Risk management and position sizing should always be included in your tests.
After checking the aforementioned, monitor the plan because market dynamics may change and render it unprofitable.
1 year ago
What is headline inflation?
Headline inflation is the raw Consumer price index (CPI) reported monthly by the Bureau of labour statistics (BLS). CPI measures inflation by calculating the cost of a fixed basket of goods. The CPI uses a base year to index the current year's prices.
As it includes all aspects of an economy that experience inflation, headline inflation is not adjusted to remove volatile figures. Headline inflation is often linked to cost-of-living changes, which is useful for consumers.
The headline figure doesn't account for seasonality or volatile food and energy prices, which are removed from the core CPI. Headline inflation is usually annualized, so a monthly headline figure of 4% inflation would equal 4% inflation for the year if repeated for 12 months. Top-line inflation is compared year-over-year.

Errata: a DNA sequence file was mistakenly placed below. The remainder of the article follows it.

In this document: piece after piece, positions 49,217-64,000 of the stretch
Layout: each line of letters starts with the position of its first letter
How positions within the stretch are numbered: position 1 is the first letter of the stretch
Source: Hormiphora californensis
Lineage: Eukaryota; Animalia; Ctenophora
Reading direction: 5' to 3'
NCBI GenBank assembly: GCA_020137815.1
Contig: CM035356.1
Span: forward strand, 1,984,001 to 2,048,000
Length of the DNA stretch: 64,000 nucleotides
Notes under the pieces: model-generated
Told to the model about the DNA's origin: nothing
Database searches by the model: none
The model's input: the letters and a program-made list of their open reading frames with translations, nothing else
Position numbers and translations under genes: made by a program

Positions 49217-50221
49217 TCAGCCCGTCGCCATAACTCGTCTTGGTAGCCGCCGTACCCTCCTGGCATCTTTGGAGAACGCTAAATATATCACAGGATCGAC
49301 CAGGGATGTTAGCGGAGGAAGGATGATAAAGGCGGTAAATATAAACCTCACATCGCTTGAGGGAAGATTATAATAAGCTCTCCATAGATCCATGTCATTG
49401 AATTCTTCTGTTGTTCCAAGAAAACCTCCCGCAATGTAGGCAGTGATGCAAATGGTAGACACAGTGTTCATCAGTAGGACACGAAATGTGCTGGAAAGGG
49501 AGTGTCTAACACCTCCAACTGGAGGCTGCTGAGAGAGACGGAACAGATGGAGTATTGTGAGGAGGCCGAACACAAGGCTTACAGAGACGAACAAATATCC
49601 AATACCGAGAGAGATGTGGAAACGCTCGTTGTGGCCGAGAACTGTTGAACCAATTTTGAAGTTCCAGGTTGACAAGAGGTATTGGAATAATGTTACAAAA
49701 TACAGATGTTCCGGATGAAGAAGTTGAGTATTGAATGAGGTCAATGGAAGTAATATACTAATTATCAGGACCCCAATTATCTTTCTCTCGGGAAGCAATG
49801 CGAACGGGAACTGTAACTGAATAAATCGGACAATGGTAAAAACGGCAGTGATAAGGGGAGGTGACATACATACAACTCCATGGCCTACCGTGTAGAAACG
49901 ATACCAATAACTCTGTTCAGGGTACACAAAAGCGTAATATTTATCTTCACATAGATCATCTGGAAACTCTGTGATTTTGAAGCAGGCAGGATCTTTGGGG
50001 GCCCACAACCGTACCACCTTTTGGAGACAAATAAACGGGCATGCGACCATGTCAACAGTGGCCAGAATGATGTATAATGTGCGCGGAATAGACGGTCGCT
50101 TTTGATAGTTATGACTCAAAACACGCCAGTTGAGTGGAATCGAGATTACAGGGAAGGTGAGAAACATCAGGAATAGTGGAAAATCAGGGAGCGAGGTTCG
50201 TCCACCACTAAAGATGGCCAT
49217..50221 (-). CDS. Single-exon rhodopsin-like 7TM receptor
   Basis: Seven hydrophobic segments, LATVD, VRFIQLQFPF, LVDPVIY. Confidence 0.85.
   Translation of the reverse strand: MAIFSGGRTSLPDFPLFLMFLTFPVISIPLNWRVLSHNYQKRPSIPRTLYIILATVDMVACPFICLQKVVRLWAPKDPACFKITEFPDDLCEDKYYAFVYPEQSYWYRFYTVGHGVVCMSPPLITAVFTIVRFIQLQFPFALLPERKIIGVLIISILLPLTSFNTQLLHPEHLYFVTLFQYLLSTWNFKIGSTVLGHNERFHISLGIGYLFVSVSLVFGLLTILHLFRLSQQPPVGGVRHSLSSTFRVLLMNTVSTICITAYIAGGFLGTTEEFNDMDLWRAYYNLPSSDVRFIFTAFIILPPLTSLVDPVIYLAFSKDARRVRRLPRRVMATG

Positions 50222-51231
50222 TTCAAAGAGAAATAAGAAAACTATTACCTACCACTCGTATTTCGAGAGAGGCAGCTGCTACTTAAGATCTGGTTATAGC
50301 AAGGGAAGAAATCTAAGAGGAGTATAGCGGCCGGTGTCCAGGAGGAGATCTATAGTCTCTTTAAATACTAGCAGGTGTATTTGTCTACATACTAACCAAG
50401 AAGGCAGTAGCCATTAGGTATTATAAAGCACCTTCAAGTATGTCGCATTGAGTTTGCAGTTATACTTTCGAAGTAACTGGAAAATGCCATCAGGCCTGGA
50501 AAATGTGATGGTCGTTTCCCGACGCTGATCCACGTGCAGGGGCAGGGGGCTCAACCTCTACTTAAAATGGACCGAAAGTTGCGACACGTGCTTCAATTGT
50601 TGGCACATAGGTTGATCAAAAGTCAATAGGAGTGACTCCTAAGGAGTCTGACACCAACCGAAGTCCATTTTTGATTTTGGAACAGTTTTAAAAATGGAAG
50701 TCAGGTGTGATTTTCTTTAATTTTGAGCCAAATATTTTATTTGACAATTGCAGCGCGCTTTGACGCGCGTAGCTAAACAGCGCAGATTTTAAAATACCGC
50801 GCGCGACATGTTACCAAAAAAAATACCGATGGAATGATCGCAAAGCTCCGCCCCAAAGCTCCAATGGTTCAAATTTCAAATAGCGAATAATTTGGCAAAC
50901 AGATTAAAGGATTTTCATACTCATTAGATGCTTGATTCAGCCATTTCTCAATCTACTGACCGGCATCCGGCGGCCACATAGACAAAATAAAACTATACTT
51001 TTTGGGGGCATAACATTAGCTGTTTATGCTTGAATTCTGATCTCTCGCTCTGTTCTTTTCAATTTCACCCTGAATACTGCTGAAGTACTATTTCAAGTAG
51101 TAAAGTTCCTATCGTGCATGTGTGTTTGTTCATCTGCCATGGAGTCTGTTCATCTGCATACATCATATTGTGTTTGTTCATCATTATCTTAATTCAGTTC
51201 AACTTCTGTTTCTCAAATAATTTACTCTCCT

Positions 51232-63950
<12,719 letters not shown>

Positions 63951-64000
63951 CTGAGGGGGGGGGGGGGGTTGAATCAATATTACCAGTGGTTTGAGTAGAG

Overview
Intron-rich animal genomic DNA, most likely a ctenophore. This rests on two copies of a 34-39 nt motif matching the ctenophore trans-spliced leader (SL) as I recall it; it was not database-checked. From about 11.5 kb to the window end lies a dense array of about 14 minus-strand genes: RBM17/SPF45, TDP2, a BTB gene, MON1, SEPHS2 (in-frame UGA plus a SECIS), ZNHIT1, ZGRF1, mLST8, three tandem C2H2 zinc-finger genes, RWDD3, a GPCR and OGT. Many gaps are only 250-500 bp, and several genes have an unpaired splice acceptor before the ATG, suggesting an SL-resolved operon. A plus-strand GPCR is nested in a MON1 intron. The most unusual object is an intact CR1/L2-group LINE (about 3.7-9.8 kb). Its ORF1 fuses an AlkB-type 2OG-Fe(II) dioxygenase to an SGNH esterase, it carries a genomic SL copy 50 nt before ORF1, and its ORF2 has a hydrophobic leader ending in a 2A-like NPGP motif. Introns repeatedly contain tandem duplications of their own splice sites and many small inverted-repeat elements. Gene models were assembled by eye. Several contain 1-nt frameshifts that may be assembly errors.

Inflation erodes future dollar values, can stifle economic growth, and can raise interest rates. Core inflation is often considered a better metric than headline inflation. Investors and economists use headline and core results to set growth forecasts and monetary policy.
Core inflation removes volatile CPI components that can distort the headline number. Food and energy costs are commonly removed. Environmental shifts that affect crop growth can affect food prices outside of the economy. Political dissent can affect energy costs, such as oil production.
From 1957 to 2018, the U.S. averaged 3.64 percent core inflation. In June 1980, the rate reached 13.60%. May 1957 had 0% inflation. The Fed's core inflation target for 2022 is 3%.